1

You must leave the furniture as it is. you mustn't move anything.

When can we use the verb to be at the end of sentence?

UPDATE:

The verb be is used in the following patterns:

  1. with a noun:

My mother is a teacher. Bill Clinton was the president of the US.

  1. with an adjective:

This soup is very tasty. The children were good.

2.1 with the -ing form to make the continuous aspect

We were walking down the street. Everything was wet. It had been raining for hours.

2.2 with the -ed form to make the passive voice

The house was built in 1890. The street is called Montagu Street. This car was made in Japan.

  1. with a prepositional phrase:

John and his wife are from Manchester. The flowers are on the table.

British Council

In the above description, the to be verbs is followed by adjective or verb.

So, When can we use the verb to be without adjective or verb?

  • 1
    The question is too broad to answer. Please explain why and in what circumstances you think it might not be appropriate to end a sentence with "is". – Colin Fine Feb 16 '17 at 22:06
  • The question was updated. – Shannak Feb 16 '17 at 22:14
-1

When it is appropriate.

It is.

This is a correct sentence.

Is he home? Yes, he is.

These are correct sentences.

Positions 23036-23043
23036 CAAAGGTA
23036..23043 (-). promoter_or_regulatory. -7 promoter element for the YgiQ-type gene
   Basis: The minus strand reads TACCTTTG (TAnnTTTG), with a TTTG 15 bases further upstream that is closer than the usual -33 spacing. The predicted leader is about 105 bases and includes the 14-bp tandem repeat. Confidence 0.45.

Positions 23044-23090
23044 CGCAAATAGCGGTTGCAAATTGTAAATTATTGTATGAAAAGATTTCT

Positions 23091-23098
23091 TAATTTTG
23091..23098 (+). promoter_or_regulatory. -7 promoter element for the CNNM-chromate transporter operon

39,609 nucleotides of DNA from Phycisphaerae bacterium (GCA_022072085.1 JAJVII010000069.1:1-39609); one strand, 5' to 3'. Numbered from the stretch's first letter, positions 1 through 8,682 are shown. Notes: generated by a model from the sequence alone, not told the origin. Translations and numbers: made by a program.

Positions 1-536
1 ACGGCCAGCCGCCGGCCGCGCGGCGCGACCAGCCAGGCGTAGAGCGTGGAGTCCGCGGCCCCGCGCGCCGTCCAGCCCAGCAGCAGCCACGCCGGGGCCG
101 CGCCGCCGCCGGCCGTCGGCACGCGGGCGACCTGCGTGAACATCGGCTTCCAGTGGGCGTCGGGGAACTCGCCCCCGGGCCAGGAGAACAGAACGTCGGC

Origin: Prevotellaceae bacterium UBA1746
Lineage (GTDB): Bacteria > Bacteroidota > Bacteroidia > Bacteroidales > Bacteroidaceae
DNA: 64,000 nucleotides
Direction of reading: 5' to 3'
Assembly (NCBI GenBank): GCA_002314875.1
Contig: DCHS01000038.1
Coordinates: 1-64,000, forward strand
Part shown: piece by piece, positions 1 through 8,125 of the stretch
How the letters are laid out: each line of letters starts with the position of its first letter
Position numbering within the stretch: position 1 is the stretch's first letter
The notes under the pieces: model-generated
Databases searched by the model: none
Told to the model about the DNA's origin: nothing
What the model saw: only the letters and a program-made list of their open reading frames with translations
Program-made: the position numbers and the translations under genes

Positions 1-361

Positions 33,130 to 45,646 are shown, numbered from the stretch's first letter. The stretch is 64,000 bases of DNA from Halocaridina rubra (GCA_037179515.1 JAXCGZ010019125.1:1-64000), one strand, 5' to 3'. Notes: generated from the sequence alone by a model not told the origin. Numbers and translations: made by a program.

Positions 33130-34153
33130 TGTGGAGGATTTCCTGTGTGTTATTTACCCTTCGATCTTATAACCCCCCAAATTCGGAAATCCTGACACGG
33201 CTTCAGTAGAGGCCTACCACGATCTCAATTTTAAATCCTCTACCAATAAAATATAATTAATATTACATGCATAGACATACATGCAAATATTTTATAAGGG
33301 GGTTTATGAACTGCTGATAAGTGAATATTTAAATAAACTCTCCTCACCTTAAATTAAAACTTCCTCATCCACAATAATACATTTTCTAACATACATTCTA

You can be here whenever I am.

This is a correct sentence. I am (here). The (here) is implied, and can be written, but it is not required.

  • Thank you, What can we put between brackets in my case. "You must leave the furniture as it is (___)" – Shannak Feb 16 '17 at 21:50
  • I misread your question. I used the parentheses to show the part of the sentence which is implied, but not written. Let me revise it to include "is" examples. – Davo Feb 16 '17 at 21:53
  • So, When can we use the verb to be without adjective or verb? All you need is a subject and a verb. I am. You are. He is. They are. – Davo Feb 21 '17 at 21:37

Your Answer

By clicking “Post Your Answer”, you agree to our terms of service, privacy policy and cookie policy

Not the answer you're looking for? Browse other questions tagged or ask your own question.